Lets get started. I’d definitely recommend using a set of naming standards and I’ll go through mine as we build the management pack.
Fire up Visual Studio and choose to create a new project. The application we will monitor is called Batura – you might notice a theme to the name of my applications which dates back to my love of hill walking and moutaineering and what is, to me, one of the beautiful mountain ranges in the world.
I’ve chosen to use a SCOM 2012 R2 project but if you know that you’ll always be working on SCOM 2016 or later and don’t need the management pack to ever work on earlier versions then you can choose SCOM 2016 here. Both SCOM 2012 R2 and SCOM 2016 use the same management pack schema so the main difference here is the minimum version of the core management packs that your project will require.
You’ll notice that I have named the management pack as follows:
- Project Name = F12.Batura.Monitoring
- Solution Name = F12.Batura.Solution
This is to fit in with the general Microsoft way of naming management packs – you can have more than one project in a solution and doing it this way means I can separate out my monitoring (projects) into Monitoring, Discovery and potentially presentation management packs. In practice, I almost always put my monitoring, discoveries and presentation components in the same (monitoring) management pack.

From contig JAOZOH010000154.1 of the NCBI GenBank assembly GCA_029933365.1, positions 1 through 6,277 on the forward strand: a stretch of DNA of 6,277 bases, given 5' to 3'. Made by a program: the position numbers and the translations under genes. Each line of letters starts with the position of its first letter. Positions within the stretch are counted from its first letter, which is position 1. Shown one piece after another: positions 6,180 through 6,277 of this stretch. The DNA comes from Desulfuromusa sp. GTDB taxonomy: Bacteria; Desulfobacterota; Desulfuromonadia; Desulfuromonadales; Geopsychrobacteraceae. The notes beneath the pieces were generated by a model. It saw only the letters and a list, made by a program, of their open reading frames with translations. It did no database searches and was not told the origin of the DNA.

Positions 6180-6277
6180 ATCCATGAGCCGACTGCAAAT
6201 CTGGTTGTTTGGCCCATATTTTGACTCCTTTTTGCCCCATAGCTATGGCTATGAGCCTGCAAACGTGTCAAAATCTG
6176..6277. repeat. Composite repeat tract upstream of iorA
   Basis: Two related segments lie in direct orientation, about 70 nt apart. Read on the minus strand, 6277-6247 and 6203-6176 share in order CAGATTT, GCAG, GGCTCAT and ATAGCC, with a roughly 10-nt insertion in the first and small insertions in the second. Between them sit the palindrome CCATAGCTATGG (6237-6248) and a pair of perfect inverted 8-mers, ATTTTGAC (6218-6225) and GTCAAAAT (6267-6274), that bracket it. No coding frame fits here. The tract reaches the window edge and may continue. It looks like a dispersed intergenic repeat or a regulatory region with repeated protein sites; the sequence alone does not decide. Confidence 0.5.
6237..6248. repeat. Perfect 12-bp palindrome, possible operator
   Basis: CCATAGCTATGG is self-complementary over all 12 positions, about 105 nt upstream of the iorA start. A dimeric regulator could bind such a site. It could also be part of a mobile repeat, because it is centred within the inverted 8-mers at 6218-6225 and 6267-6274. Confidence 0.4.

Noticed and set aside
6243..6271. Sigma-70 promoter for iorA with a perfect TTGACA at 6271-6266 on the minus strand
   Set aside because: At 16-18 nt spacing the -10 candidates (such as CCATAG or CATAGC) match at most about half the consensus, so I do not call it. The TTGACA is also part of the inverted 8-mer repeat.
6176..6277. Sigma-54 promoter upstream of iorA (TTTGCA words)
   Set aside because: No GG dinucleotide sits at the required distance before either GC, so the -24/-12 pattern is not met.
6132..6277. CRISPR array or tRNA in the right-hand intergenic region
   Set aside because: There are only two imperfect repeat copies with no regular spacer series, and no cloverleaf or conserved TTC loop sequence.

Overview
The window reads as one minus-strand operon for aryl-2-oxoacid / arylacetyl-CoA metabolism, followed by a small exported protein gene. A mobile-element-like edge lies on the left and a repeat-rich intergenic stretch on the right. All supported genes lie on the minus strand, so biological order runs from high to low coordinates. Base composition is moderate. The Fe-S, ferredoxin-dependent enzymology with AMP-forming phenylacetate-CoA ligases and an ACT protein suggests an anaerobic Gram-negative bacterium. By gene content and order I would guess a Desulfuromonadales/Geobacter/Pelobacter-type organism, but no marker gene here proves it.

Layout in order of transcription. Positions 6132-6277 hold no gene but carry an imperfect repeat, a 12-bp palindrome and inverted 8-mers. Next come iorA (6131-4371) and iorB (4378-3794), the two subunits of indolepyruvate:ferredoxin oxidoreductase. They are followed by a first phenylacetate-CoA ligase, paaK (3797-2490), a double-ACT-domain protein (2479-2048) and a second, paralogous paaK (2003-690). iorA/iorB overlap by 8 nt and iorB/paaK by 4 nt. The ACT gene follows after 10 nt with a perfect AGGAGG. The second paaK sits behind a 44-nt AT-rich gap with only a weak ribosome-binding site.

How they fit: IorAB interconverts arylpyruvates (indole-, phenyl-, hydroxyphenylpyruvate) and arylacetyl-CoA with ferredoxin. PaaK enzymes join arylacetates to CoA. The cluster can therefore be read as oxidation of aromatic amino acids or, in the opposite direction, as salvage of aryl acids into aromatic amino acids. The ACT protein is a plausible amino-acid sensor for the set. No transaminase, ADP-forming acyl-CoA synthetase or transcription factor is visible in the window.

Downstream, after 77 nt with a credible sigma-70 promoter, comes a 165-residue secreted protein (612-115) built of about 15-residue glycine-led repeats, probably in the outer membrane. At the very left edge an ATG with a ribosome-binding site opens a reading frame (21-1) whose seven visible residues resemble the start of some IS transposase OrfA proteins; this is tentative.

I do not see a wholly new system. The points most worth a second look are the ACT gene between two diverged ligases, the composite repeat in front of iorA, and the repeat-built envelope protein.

Now we need to define our management pack properties – in Visual Studio, go to properties on the menu bar and the project properties will be the last item in the drop down.
One of the items that can frequently be overlooked is setting a management pack display name (this is different from the friendly name that you specify in this window. The display name is the name that will show in the administration blade of the SCOM console (under Management Packs) and to set the display name, click on the hyperlink at the bottom of the above window.
For the description, I like to put a link to the Management Pack documentation. If you use a document management system that injects some characters that “break” the xml then you can use CDATA tags to encapsulate the string as follows:
Now; lets keep setting our properties.
We’ll need to seal our management pack. If you need to create key file then the process is discussed here – the process is the same for Visual Studio 2015 and 2017 with a change of path for the relevant version.
I have also set an output path rather than using the default. I then make sure that this is included when I save my source code to Team Foundation Server (the same can be done if you are using other solutions such as Git).
You can set a default management group to deploy your management pack and then finally you can set whether you want to increment the version number with each save. If you are working as a team I would deselect this as each version number in Visual Studio is personal to you. So I always manually update the version number separately when I do my final build prior to checking in to Team Foundation Server.
With our Management Pack properties defined, we can now move on to start to create our classes.